An employer is required to submit payroll taxes for each employee. If they hold money from an employee’s paycheck, but don’t pay the correct portion to the government, payroll fraud occurs. An article published by reports that the owners of a construction and excavation company bilked the government out of more than $200,000 in payroll taxes.

The story states that over approximately three years, one of the owners kept track of employee hours in a book he carried with him. After turning over this information to his business partner and brother, employees would then be paid in cash, by check or both. During this time it was alleged that the pair under-reported gross wages and neglected to record payments to their employees in company records.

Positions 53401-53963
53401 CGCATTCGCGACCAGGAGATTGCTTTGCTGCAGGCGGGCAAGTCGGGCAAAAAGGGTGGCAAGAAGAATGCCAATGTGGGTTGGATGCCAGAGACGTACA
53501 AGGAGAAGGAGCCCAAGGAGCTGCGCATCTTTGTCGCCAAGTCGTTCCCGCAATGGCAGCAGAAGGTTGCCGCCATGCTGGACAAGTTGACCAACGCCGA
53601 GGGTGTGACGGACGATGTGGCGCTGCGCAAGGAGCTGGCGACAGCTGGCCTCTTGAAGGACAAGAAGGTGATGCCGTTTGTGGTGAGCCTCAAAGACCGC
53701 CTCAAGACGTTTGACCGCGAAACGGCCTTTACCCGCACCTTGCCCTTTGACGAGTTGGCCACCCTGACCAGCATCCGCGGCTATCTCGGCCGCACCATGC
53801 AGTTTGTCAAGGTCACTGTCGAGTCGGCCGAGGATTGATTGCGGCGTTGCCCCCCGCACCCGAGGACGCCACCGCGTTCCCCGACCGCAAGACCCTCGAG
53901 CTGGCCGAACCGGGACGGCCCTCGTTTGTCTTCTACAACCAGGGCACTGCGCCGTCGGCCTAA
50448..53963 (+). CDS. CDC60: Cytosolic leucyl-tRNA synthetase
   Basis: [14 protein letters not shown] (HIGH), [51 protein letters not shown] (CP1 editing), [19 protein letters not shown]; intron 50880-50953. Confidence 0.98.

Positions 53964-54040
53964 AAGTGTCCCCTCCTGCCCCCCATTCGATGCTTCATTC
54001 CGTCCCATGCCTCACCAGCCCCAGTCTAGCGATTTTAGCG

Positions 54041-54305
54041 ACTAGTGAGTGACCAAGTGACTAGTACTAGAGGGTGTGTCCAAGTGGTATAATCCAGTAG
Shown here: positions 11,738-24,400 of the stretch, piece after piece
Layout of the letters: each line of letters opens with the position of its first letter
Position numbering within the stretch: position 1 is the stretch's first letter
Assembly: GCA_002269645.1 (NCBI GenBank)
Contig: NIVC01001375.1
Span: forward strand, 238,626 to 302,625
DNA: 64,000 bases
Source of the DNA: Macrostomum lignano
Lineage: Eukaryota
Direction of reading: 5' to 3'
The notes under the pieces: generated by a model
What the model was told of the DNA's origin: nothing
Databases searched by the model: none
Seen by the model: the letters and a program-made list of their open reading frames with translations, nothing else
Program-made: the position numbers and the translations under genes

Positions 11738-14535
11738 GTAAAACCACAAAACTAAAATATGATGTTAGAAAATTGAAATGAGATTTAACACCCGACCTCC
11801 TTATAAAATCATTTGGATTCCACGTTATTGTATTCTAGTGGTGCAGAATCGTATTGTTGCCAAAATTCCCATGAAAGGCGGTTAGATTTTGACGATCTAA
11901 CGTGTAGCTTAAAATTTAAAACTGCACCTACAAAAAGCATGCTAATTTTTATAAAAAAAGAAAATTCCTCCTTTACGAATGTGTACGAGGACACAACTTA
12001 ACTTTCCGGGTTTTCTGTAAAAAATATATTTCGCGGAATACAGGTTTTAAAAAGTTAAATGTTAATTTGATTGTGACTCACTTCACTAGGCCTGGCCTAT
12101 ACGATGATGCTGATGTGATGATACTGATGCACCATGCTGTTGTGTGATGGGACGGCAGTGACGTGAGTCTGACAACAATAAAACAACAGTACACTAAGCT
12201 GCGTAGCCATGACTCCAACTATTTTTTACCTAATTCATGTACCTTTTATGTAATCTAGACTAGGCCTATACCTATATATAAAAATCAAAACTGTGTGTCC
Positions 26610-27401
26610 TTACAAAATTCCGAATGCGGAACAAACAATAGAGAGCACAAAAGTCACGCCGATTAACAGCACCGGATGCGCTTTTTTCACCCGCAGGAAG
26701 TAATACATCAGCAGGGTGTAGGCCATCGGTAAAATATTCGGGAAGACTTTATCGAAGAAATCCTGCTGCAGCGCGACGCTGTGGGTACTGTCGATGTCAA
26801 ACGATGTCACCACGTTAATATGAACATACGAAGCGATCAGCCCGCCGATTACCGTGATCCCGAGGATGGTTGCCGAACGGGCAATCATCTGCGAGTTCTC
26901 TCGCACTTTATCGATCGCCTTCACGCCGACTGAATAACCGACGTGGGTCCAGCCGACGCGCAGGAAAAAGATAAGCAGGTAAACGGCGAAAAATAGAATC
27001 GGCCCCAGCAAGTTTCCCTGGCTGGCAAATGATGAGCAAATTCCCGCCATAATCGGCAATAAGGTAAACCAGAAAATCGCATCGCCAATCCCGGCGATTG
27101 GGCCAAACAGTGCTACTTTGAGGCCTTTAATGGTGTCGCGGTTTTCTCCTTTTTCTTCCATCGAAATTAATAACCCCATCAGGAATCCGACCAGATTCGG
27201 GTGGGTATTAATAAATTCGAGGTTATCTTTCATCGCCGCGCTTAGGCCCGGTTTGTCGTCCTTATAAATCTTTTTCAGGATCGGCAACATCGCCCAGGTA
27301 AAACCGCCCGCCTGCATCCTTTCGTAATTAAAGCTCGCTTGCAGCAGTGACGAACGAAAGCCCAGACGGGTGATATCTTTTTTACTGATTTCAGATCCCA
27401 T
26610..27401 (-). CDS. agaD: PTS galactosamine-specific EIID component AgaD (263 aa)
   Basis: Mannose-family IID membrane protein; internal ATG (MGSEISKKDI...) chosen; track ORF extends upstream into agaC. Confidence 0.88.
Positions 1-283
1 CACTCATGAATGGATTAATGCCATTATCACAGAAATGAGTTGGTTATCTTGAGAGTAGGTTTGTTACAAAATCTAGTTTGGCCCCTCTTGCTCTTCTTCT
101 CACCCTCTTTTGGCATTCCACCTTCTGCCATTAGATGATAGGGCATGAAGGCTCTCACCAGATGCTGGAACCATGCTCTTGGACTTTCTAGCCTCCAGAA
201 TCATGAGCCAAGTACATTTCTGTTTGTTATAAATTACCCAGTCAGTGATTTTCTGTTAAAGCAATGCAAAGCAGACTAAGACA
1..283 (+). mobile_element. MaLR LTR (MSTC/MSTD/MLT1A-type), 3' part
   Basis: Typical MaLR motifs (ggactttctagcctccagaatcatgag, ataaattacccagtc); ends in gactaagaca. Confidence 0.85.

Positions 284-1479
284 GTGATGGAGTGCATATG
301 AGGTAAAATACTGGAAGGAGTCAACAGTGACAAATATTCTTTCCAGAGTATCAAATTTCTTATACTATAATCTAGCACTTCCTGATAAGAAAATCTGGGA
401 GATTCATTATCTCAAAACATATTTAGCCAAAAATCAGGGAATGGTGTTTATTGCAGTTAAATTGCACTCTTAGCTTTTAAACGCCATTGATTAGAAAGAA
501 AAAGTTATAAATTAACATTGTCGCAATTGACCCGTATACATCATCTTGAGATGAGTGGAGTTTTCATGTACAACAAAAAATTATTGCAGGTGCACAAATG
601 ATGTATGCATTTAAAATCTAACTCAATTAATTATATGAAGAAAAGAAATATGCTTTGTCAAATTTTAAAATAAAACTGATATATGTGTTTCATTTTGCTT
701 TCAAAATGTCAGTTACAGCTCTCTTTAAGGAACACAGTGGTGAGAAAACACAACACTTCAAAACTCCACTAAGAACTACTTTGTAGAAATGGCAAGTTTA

Tax filings to the Internal Revenue Service (IRS) show that the company fell short by several thousand dollars at each quarterly filing. (Gee, I wonder where all of that money went.)

The brothers struck a plea deal and were each sentenced to 21 months in federal prison. They also will pay a fine and will have to pay back the unreported taxes. (Well, that certainly sounds fair.)

In this case, payroll fraud was pretty easy to carry out because the bookkeeping duties were handled by the owners. (Perhaps they used the extra money to keep the business afloat during tough times or maybe they were pocketing the extra cash and spending it on personal items. We can only guess.) It looks like these two didn’t get away with anything. Let’s hope that they understand it would have been easier to pay their taxes in the first place, instead of trying to get away with bilking the government and underpaying their employees.

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